Logan, a voting member this year on the rate-setting Federal Open Market Committee, added that she is concerned about higher commodity inflation as China reopens from its Covid lockdowns, and sees the surprisingly strong labor market as another risk.
"When inflation repeatedly comes in higher than the forecasts, as it did last year, or when the jobs report comes in with hundreds of thousands more jobs than anyone expected, as happened a couple weeks ago, it is hard to have confidence in any outlook," she said.
The next big data point will be retail sales, which hits Wednesday morning at 8:30 a.m. ET. Economists surveyed by Dow Jones expect the figure, which is not adjusted for inflation, will show that sales rose 1.9% in January from the prior month.
"The strength of core inflation suggests that the Fed has a lot more work to do to bring inflation back to 2%," said Maria Vassalou, co-chief investment officer of multi-asset solutions at Goldman Sachs Asset Management. "If retail sales also show strength tomorrow, the Fed may have to increase their funds rate target to 5.5% in order to tame inflation."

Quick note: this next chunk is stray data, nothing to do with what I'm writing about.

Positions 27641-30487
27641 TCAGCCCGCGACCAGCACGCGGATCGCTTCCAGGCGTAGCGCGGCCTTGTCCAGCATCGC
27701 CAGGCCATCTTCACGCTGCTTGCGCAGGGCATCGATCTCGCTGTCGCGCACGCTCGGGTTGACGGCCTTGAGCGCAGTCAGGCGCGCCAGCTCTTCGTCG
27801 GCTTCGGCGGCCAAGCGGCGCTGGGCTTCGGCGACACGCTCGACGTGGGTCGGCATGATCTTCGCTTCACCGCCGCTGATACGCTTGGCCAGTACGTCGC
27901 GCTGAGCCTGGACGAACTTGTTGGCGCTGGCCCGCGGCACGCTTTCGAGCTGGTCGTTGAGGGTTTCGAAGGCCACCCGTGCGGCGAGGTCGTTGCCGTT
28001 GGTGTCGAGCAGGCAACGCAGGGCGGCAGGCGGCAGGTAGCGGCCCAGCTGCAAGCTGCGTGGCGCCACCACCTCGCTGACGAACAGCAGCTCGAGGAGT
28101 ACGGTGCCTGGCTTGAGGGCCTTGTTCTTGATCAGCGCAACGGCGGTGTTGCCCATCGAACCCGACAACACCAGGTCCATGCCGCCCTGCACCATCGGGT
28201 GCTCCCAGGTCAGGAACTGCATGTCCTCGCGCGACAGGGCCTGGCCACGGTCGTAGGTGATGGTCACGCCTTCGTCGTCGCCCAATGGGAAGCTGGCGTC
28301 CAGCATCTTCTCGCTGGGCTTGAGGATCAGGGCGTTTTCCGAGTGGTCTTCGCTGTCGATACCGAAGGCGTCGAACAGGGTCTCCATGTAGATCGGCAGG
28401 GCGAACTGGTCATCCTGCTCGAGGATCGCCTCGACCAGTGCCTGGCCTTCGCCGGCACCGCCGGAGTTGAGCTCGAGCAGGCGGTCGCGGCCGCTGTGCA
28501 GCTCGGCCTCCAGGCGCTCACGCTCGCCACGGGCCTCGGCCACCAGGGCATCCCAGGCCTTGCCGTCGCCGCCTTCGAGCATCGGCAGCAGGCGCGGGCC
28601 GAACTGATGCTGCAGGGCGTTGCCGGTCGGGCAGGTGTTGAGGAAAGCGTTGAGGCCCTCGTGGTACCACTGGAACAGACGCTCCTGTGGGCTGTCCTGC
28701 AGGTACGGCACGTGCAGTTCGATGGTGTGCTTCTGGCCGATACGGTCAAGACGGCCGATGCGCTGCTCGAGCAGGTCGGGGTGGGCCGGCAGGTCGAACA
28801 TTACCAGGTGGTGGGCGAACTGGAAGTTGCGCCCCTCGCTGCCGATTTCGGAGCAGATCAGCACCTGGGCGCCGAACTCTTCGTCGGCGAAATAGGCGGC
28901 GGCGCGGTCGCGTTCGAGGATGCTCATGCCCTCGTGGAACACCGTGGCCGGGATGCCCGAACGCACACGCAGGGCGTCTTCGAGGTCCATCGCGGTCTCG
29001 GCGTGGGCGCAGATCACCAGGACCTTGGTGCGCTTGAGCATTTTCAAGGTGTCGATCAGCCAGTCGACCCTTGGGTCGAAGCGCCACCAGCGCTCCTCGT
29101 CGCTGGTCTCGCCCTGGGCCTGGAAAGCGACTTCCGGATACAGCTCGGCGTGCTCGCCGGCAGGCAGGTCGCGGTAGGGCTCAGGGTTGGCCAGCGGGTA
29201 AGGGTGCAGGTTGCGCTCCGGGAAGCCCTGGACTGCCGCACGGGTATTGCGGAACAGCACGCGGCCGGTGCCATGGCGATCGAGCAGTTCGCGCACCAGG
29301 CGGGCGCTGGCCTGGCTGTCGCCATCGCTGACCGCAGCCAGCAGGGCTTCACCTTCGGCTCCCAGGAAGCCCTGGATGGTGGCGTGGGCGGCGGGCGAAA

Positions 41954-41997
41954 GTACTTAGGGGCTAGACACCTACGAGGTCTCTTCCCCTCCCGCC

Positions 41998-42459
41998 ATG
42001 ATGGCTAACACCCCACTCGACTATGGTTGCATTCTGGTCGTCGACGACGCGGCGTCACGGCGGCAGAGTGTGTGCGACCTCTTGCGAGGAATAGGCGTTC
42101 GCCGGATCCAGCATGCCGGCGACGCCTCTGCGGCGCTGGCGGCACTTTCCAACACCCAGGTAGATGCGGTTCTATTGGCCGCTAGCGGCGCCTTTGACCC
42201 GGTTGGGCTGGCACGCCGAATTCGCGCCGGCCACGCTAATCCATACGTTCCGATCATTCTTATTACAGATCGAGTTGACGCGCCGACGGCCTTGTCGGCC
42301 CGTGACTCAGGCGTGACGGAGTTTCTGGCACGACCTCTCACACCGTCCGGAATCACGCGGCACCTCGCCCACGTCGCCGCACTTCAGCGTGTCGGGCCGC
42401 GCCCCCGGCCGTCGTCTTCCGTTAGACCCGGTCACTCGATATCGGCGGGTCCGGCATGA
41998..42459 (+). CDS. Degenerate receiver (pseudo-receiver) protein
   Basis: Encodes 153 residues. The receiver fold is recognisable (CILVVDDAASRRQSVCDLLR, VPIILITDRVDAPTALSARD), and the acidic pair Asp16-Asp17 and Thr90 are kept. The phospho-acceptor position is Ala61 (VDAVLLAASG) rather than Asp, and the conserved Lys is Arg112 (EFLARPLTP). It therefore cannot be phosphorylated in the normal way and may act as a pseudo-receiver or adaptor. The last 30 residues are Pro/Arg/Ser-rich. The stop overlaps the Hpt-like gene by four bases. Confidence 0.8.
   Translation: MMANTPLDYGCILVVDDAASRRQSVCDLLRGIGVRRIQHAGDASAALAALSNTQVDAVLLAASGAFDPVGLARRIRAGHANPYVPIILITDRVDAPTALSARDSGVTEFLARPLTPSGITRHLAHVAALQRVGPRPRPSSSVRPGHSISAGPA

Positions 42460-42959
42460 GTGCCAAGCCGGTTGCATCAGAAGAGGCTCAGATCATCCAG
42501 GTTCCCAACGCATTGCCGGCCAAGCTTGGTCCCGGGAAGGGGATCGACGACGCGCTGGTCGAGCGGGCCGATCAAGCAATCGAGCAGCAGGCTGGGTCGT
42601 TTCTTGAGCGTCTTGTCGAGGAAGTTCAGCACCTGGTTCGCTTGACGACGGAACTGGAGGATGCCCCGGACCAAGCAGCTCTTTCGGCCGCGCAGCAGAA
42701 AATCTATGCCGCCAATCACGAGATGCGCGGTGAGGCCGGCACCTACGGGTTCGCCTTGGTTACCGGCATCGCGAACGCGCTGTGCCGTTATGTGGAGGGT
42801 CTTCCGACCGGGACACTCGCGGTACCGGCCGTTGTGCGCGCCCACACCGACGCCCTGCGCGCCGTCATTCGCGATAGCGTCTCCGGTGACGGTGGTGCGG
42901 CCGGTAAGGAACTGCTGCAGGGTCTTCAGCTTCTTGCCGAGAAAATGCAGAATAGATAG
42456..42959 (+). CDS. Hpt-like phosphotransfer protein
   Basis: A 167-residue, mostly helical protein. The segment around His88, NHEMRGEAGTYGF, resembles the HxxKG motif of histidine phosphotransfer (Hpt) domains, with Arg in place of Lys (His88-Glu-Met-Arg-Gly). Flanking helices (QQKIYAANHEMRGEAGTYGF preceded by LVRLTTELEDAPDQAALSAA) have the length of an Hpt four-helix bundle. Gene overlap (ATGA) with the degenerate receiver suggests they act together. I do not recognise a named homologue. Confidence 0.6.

There's widespread belief that the economy could tip into at least a shallow recession later this year or early in 2023. However, the latest tracking data from the Atlanta Fed puts expected GDP growth at 2.2% for the first quarter, following a relatively strong finish for 2022.
A New York Fed barometer which uses the spread between 3-month and 10-year Treasury yields to estimate the probability of a recession puts the chances at 57.1% over the next 12 months, the highest level since the early 1980s.
January's CPI report will take some time to analyze, as the BLS changed its methodology in how it reports the index. Some components, such as shelter, were given higher weightings, while others, such as food and energy now have slightly less influence.
The Fed also changed how it computes an important component called owners' equivalent rent, a measure of how much property owners could get if they rented. The BLS is now placing a bit more emphasis on the pricing of stand-alone rentals rather than apartments.